We promised to give you an additional look at the positive role LUEWWD VIII’s beneficiary organizations, Liberty Arts and the Scrap Exchange, play in the Durham community.

LUEWWD thanks artist and Liberty Arts board member Renee Leverty for describing her delightful and enriching experience with Y.E. Smith Elementary students. Leverty and colleague Mike Waller created a wireframe armature of the school’s mascot, a tiger (hence the “rawr” above), in a style inspired by Alexander Calder. All photos included below were taken by Duke Photography, and were initially posted through the Nasher Museum blogs. It seems like it was an inspiring day!

We hope to see you readers at LUEWWD VIII: Industrial Strength on Saturday, April 20th  — help us help other budding artists discover their true creative talents. Every $100 dollars you raise will cover one scholarship for a workshop at Liberty Arts and every $55 you raise will provide one scholarship for a class at the Scrap Exchange.

More from Renee below…



“Working on the collaborative project for YE Smith Elementary in East Durham was incredibly rewarding.

Many groups came together to make this project successful, including the staff and faculty at the school, and Mike Waller, a colleague at Liberty Arts.

We brought the large metal 3 dimensional frame of a tiger to the school in the morning, and placed it near the entrance.


My goal was that each child at the school had the opportunity to be a hands-on participant in the project.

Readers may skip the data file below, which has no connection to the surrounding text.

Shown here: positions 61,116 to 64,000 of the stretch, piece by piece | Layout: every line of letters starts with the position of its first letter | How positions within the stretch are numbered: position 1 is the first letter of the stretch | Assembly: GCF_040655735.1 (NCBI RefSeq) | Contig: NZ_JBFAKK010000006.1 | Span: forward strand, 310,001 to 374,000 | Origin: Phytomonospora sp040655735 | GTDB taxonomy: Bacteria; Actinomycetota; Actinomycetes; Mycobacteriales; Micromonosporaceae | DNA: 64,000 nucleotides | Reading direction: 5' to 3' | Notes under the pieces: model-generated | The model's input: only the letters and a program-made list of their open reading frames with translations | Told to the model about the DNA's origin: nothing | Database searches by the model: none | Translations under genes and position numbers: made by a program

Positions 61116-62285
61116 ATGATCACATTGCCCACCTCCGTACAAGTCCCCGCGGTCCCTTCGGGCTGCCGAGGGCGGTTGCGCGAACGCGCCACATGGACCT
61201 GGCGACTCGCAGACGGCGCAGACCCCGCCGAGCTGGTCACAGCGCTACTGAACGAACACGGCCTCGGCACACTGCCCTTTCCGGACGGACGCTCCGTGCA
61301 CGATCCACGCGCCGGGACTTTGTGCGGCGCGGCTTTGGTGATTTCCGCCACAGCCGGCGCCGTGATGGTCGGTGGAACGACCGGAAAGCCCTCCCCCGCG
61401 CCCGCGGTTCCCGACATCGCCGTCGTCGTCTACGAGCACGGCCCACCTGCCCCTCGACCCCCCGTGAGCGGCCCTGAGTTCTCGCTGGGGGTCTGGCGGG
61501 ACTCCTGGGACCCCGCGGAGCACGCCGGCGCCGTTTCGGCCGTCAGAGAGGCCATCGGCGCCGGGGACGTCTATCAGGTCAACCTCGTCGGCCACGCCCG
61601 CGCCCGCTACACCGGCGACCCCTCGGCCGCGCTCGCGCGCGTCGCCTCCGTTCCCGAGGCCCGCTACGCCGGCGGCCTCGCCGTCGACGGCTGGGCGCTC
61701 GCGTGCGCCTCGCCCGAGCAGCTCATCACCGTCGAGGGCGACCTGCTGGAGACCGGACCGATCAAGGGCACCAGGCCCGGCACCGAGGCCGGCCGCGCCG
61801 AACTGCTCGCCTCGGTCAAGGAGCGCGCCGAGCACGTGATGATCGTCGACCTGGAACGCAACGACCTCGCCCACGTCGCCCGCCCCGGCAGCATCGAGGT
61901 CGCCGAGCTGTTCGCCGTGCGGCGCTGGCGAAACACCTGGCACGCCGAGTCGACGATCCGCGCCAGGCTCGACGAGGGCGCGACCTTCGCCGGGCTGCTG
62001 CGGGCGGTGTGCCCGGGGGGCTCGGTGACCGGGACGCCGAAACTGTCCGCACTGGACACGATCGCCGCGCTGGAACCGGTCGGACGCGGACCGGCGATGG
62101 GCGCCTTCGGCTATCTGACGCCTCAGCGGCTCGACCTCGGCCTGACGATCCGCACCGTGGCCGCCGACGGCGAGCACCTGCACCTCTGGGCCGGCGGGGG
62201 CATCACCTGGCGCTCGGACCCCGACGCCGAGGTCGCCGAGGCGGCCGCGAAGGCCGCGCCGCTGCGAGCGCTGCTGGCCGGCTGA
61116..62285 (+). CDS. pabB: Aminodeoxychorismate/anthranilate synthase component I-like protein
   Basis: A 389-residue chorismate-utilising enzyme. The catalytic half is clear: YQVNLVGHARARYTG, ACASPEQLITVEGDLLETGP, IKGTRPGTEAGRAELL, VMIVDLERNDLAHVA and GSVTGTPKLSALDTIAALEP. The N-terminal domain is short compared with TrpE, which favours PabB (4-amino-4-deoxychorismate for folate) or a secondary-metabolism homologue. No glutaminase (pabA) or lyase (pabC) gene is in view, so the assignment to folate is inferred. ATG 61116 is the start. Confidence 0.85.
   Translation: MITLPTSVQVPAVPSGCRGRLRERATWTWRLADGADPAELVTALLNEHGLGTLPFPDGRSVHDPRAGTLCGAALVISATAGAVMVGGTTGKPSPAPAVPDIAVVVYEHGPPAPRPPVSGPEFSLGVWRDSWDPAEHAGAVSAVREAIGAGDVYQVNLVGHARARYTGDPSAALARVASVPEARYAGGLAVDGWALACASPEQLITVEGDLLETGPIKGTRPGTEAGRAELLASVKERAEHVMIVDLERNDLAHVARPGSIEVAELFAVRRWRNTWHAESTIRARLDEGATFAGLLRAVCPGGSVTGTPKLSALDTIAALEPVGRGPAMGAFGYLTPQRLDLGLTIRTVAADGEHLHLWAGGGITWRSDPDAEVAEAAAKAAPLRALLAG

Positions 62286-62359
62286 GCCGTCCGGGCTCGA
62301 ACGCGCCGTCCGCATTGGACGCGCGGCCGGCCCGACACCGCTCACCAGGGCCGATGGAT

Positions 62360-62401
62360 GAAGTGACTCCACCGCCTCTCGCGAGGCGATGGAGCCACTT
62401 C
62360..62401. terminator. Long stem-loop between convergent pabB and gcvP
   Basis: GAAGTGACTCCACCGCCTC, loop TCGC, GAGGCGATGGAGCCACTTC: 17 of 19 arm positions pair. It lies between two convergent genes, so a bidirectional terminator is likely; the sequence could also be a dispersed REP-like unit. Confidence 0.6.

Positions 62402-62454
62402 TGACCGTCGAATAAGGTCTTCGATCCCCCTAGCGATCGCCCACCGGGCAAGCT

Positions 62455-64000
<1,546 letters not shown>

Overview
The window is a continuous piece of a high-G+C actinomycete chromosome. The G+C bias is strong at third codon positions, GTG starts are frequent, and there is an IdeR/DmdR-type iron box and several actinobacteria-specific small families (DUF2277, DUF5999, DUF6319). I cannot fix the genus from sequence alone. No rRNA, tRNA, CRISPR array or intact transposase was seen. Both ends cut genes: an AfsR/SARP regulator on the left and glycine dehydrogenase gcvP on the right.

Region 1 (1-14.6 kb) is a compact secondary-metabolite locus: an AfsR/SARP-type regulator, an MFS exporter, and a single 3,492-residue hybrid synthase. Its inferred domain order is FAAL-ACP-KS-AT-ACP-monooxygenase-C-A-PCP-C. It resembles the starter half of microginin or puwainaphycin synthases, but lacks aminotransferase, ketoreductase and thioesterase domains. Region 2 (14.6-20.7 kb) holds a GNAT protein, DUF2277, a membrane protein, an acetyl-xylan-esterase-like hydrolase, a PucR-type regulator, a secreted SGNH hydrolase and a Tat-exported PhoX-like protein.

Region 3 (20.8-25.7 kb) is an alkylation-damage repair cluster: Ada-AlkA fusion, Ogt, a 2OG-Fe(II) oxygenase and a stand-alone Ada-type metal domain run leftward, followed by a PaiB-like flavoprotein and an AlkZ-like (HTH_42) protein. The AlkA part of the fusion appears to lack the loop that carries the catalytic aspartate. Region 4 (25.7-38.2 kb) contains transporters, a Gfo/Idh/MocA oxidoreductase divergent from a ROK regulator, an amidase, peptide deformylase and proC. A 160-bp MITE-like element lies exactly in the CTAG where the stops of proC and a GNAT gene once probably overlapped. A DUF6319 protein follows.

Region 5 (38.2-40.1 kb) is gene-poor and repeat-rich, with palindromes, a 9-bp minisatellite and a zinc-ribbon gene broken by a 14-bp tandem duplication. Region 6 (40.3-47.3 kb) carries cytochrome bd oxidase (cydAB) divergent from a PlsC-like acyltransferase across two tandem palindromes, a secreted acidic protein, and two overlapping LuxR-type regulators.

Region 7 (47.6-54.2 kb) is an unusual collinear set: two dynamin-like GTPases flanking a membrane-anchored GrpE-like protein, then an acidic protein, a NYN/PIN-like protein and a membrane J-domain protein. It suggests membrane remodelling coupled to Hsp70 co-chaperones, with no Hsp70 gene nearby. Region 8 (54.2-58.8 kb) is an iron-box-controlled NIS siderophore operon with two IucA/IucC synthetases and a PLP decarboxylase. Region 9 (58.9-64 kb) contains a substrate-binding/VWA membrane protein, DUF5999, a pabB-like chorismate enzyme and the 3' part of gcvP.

Classrooms of kids would be ushered out to the tiger. After I introduced myself, I would ask, ‘Who here is an artist?’  I noticed in the younger classes most of the kids would raise their hands, and jump up and down – they were all artists!

Yet as I would ask the older kids in the 5th grade, it changed. Fewer kids identified themselves at artists. I would say, ‘You are all artists! You all make beautiful things every day and now together we are going to create this sculpture for your school.’


The Scrap Exchange had generously donated items for us to place on the tiger, keys, slides, bottle caps, and little tubes that could hold notes. I watched a little girl write on a piece of note paper, ‘I love tiger.’ She then put it in the tube, and hung it on the frame. Another little girl put the heart sticker near the tiger’s nose. I think these young girls loved what the tiger meant, a group coming together to create something special.”


One Reply to ““RAWR” with LUEWWD!”

  1. What an incredible “give back” art piece, Renee! You are a beautiful and giving artist with a heart BIGGER than this tiger sculpture! I applaud you and your colleague for the wonderful project which has and will inspire these children every day… Congratulations and God Bless!!
    Love it and love you Renee! Nancy

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